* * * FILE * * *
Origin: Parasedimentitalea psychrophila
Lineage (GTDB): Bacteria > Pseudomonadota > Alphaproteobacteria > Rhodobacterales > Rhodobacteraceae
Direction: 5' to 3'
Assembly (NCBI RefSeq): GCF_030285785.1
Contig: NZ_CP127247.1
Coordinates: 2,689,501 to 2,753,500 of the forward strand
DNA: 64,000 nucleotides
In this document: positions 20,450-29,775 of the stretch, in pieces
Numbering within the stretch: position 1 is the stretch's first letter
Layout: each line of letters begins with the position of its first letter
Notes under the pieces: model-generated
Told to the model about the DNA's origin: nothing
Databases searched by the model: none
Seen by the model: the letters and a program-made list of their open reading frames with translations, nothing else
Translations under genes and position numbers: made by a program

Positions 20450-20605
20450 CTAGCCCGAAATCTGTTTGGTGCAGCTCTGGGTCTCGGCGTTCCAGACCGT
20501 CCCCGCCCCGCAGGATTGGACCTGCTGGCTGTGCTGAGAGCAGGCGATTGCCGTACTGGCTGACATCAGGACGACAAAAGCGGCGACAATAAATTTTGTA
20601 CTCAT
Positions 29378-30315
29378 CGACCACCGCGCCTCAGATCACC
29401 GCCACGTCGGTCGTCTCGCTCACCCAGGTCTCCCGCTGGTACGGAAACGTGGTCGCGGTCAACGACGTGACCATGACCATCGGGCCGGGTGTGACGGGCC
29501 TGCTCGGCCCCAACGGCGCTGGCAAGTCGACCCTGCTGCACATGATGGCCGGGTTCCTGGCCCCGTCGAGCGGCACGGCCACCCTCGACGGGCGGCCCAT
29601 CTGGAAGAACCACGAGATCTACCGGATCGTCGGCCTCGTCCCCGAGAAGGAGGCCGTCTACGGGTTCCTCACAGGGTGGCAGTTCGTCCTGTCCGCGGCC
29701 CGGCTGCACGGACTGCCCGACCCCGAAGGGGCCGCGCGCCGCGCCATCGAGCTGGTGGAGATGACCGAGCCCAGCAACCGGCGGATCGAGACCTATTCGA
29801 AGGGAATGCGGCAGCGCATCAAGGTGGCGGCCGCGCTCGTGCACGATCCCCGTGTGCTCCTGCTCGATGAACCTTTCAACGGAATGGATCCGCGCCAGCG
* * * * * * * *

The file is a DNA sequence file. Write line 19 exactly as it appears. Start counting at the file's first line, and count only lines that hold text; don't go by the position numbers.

20601 CTCAT